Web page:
Carbon Composites Get Boost From Henkel, KraussMaffei

Best known for adhesives and personal care products, German chemical giant Henkel has developed a new matrix plastic for composites that could speed development of carbon fiber reinforced plastics.  The  new polyurethane matrix resin for the resin transfer molding process (RTM) is expected to speed up the production of composite components in the automotive industry. Curing times of just one minute are now possible, according to Hemkel.

Properties of the cured pure resin

Pure resin properties Polyurethane matrix resin
Tensile modulus [MPa]

2800

Tensile strength [MPa]

80

Elongation [%]

5-10

Glass transition temperature [°C]

115*

Glass transition temperature [°C]K1c [MPa*m0.5]

1.2

* after tempering 

Henkel says that specific interactions between the polyurethane molecules that take place in addition to chemical cross-linking help to enhance a property called stress intensity factor, which is a measure of toughness. The excellent toughness of the resin is also said to have a positive effect on the fatigue behavior under load.

The high tolerance to stress peaks delays the formation of critical cracks, thus prolonging the part life. In automobiles, which are constantly subjected to dynamic loading under driving conditions, materials with a high fatigue tolerance are essential in order to be able to exploit lightweighting potential to its fullest extent.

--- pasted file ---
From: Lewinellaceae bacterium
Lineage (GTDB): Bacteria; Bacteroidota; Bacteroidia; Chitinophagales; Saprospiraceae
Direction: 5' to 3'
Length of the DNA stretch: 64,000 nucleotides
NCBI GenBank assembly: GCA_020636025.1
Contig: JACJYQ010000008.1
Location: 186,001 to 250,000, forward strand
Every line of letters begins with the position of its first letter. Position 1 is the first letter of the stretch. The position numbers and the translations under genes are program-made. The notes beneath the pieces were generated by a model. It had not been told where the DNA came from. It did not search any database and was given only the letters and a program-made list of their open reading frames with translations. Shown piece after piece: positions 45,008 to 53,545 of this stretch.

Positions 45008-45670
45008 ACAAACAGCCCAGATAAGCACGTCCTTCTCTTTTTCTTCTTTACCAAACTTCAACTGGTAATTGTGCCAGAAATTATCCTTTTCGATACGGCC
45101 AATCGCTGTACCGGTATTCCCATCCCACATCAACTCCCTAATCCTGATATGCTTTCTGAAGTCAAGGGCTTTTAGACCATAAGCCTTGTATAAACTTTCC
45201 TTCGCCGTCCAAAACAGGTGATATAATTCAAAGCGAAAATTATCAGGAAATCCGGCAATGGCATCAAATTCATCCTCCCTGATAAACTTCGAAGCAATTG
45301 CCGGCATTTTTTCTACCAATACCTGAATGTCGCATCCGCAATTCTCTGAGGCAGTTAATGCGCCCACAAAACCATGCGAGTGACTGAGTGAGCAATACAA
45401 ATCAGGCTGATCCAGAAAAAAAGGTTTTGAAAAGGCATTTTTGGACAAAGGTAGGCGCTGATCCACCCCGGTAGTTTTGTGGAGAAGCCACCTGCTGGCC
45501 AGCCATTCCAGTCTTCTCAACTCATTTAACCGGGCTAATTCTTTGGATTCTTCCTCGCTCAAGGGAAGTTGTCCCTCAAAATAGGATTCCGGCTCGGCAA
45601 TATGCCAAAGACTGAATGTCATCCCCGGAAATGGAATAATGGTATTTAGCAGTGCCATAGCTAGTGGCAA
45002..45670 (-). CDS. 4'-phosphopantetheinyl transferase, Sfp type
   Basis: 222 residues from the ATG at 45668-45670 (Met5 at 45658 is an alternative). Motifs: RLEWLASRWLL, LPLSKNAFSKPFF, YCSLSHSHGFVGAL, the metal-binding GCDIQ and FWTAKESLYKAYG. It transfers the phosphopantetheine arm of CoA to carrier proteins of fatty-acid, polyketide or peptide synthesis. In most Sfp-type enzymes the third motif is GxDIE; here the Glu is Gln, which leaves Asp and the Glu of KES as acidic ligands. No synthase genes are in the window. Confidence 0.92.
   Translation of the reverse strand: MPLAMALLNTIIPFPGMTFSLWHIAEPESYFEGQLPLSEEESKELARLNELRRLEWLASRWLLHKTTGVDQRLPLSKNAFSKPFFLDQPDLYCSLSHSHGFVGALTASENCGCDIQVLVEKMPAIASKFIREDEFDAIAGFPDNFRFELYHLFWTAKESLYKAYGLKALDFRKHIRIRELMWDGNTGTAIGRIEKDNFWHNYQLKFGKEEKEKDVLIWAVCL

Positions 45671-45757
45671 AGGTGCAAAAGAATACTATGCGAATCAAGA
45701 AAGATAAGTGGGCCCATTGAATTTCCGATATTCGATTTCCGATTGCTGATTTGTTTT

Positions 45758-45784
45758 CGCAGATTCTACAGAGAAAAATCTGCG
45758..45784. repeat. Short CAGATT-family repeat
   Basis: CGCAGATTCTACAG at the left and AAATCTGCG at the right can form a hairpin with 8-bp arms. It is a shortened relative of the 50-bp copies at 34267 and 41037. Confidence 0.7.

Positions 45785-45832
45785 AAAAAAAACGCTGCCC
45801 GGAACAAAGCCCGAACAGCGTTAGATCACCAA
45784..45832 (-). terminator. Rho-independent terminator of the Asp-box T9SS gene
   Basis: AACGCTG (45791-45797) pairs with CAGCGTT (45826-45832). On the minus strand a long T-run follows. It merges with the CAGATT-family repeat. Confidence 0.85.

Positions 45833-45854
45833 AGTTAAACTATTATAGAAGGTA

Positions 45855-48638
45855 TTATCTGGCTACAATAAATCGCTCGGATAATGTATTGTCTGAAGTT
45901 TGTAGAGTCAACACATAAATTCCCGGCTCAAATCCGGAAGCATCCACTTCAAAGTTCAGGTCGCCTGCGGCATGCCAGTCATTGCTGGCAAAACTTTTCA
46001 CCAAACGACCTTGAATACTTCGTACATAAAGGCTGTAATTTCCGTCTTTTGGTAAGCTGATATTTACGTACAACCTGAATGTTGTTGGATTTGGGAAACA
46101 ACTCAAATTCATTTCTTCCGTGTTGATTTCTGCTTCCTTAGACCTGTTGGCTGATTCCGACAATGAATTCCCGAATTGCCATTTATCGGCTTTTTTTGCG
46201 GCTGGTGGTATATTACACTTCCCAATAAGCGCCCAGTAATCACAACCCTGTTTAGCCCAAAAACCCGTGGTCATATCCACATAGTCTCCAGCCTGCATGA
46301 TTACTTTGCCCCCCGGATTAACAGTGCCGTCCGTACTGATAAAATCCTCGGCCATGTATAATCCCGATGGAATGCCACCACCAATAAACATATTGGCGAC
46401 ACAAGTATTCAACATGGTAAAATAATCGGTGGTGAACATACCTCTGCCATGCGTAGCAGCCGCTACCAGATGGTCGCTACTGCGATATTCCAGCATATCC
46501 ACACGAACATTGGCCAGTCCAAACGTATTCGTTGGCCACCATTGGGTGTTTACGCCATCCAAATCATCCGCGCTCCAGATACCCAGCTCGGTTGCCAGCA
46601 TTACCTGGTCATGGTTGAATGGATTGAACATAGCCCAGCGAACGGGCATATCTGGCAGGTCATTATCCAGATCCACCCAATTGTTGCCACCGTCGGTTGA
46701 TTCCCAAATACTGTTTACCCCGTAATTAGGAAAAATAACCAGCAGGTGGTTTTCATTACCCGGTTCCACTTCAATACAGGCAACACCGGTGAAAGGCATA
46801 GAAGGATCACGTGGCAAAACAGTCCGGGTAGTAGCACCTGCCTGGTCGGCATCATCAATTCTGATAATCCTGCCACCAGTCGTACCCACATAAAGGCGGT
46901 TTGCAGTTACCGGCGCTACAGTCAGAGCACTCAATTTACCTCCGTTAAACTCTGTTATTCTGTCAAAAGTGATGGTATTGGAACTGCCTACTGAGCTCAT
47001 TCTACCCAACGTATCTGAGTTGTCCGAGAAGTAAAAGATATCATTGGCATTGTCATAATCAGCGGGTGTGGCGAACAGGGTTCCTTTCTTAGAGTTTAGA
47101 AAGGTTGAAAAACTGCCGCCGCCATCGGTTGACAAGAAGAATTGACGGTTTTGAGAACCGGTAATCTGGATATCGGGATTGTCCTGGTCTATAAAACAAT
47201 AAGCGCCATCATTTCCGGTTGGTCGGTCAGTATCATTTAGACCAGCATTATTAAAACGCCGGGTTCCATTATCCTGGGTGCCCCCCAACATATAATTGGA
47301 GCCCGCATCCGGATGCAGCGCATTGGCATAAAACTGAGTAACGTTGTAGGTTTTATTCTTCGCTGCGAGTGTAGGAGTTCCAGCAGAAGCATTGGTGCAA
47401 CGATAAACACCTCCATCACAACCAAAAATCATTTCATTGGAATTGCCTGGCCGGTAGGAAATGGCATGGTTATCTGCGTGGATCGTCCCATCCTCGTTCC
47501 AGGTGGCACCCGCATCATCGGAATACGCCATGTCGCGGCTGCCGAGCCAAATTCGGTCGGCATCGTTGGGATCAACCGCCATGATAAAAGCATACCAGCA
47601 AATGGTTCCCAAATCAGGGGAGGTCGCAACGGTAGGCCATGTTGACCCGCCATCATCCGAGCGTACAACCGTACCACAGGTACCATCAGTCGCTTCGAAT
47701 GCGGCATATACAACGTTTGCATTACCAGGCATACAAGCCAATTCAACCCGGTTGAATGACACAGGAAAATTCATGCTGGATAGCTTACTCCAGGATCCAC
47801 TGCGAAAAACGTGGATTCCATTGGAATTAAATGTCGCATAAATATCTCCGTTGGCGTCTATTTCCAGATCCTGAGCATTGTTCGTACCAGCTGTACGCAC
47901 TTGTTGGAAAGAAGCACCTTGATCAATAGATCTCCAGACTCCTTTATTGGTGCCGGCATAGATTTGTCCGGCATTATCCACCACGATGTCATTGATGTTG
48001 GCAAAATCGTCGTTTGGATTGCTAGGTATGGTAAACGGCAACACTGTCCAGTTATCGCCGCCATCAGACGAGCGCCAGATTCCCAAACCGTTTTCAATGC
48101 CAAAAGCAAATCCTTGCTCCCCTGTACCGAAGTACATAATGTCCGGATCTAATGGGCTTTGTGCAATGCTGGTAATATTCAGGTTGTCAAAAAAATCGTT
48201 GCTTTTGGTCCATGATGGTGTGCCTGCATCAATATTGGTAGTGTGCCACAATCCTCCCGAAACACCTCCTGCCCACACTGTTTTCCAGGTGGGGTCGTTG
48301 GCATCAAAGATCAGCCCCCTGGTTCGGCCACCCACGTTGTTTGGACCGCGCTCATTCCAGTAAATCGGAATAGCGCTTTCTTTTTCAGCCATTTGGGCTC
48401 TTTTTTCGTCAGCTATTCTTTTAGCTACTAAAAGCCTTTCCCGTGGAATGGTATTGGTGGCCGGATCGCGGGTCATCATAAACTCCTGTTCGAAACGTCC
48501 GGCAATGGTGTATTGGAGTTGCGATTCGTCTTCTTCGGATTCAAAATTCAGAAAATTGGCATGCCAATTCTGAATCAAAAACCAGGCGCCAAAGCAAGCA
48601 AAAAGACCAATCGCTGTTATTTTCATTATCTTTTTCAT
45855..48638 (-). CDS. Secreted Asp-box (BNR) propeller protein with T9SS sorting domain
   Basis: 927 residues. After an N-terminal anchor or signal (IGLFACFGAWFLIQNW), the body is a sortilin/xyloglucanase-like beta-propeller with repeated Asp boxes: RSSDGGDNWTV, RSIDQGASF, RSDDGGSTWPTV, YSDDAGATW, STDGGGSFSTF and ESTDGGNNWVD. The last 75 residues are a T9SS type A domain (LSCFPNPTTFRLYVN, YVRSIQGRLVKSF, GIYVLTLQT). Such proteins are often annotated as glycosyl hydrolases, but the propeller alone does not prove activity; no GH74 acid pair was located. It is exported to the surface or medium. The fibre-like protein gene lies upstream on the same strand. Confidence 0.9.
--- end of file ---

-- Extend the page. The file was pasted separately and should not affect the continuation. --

Henkel and KraussMaffei worked together to improve the speed and reliability of composite manufacturing. Machine technology has been modified for the new resin system. KraussMaffei’s engineers optimized the mixing and dispensing stations and the mixing heads in order to improve the controllability in high temperature processes.

The Molding Skinny

Injection parameters Polyurethane matrix resin
Fibers

4 layers of CF fabric 300 g/m2

Mold temperature

120°C

Injection time

4 s

Resin injection rate

70 g/s

Time to demolding

1 min

The resin is injected into the preheated mold under vacuum and removed after one minute. The fiber volume was approximately 50 percent, with no fiber distortion being detected regardless of the laminate structure. Milling to the final shape was performed directly after cooling of the components.

 

 

 

About Doug Smock

Former Chief Editor at Plastics World and Senior Technical Editor Design News

Automotive, Carbon Fiber, Design, Epoxy, Europe, Reinforcing Material, Resin Transfer Molding , , , ,

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